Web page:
In June of 1930 it was announced that Mrs. Moore would succeed her husband as general manager of Interstate Airways. 


     New Britain Herald, “Two Aviators Die In Brainard Crash”, May 10, 1939.

     The Evening Star (Washington D.C.), “Motor Is Blamed For Fatal Crash”, May 10, 1930, p. A-2.

     New Britain Herald, “Aviators Widow Takes Airways Management”, June 4, 1930, p.3. 

Hartford, CT. – October 9, 1942

Hartford, Connecticut – October 9, 1942


U.S. Navy SBD Dauntless
U.S. Navy Photo.

     On October 9, 1942, a civilian test pilot and a civilian observer took off from Hartford Airport in a Douglas SBD-2 Dauntless, (Bu. No. 2187).  The purpose of the flight was to test the performance of a newly installed propeller.  As the pilot was making a power-climb to 12,000 feet smoke and oil began coming from the engine.  The pilot made a rapid descent towards the airfield but lost power and crash-landed short of the runway causing extensive damage to the aircraft.  The pilot, and the observer were not injured. 

     Source: U. S. Navy accident report dated October 9, 1942  

Connecticut River – September 26, 1966

Connecticut River – September 26, 1966

     At 7: 30 p.m. on September 26, 1966, a Piper Cherokee with six young men aboard took off from Brainard Field in Hartford, Connecticut.  All were between the ages of 19 and 23, and all were students at Trinity College in Hartford.  Shortly after takeoff the aircraft lost power and plunged into the Connecticut River and sank.  All six men were able to escape, but one had reportedly suffered a head injury in the crash. As the group was swimming towards shore, the man with the head injury slipped beneath the water and was swept away by the current.  


     The Hartford Courant, “Plane Engine Runs After River plunge”, September 28, 1966

Brainard Field, CT. – January 31, 1970

Brainard Field, Hartford, Connecticut – January 31, 1970

     On January 31, 1970, two single-engine private aircraft collided in mid-air over Brainard Air Field in Hartford.  Each plane, one a Piper Cherokee, the other a Piper Arrow, carried two people; all four were killed in the accident.  

     The Cherokee, containing a pilot-instructor and his student, fell into the Connecticut River, while the Arrow, containing two men from Ridgefield, Ct., crashed into a wooded section of the neighboring town of East Hartford.  It was not stated who was piloting either aircraft.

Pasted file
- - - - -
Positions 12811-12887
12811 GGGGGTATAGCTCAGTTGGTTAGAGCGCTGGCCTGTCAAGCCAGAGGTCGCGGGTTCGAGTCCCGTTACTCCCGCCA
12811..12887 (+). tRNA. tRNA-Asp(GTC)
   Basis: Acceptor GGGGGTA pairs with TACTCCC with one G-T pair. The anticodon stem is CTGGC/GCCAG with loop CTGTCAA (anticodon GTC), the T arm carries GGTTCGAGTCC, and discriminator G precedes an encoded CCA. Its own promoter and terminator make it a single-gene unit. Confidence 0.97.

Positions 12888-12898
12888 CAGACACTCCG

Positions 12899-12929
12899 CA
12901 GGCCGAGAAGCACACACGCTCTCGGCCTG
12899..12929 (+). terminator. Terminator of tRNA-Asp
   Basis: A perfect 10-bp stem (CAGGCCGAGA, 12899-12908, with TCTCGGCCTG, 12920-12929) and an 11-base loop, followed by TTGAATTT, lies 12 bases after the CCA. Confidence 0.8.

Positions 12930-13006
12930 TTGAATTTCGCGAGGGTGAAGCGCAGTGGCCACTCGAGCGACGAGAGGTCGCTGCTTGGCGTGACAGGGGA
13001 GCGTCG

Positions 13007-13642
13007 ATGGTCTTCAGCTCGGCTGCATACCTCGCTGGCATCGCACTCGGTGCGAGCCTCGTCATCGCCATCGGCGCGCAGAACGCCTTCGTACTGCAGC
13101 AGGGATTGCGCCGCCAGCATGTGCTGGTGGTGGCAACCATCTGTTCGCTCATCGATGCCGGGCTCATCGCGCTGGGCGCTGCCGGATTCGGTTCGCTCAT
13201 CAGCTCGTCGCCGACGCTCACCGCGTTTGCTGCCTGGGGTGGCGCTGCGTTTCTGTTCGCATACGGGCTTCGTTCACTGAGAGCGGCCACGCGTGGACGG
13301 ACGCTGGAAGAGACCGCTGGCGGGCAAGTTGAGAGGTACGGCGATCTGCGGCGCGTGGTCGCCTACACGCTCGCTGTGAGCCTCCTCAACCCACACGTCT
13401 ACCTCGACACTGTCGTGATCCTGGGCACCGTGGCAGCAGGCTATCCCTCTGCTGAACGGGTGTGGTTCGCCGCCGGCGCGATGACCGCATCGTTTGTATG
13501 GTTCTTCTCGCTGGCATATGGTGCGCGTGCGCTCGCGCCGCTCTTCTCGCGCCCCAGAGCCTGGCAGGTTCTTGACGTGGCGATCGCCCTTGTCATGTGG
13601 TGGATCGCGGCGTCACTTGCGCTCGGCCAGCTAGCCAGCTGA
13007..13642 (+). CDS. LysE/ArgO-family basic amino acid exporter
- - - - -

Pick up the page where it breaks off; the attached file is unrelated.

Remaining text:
According to witness reports, one aircraft was approaching from the south while the other from the west, each at an altitude of about 2,000 feet.  Then both went into a banking turn at the same time and collided at a 45 degree angle directly over the field.  It was not specified which plane struck the other.    


     Providence Journal, “Four Die In Collision Of Two Light Planes”, February 1, 1970. (With photo)

Hartford, CT – February 3, 1930

Hartford, Connecticut – February 3, 1930

Brainard Filed


Issued In 1930

Issued In 1930

  On February 3, 1930, air mail pilot Lieutenant Carey T. Pridham, 29, took off from Newark Airport in a Pitcairn biplane bound for Brainard Filed in Hartford, Connecticut.  As he was attempting to land at Brainard, the plane struck an observation platform located on the roof of the field house, tearing off the left wing, and sending the aircraft into the Connecticut River about 100 feet off shore.  The plane landed upside down pinning the pilot inside.  By the time someone could reach the site by boat Lt. Pridham was dead.

     Lt. Pridham was born in Virginia, and lived in Lexington, Massachusetts, with his wife and three children.   He’d been flying for over eight years and had 2,500 hours of flight time.  He’d been flying the mail since July of 1929. 

     The aircraft belonged to Colonial Air Transport.

     To see a photo of Lt. Pridman click here: https://www.findagrave.com/memorial/161164136/carey-thompson-pridham 


     New York Times, “Mail Flier Killed In Hartford Crash”, February 4, 1930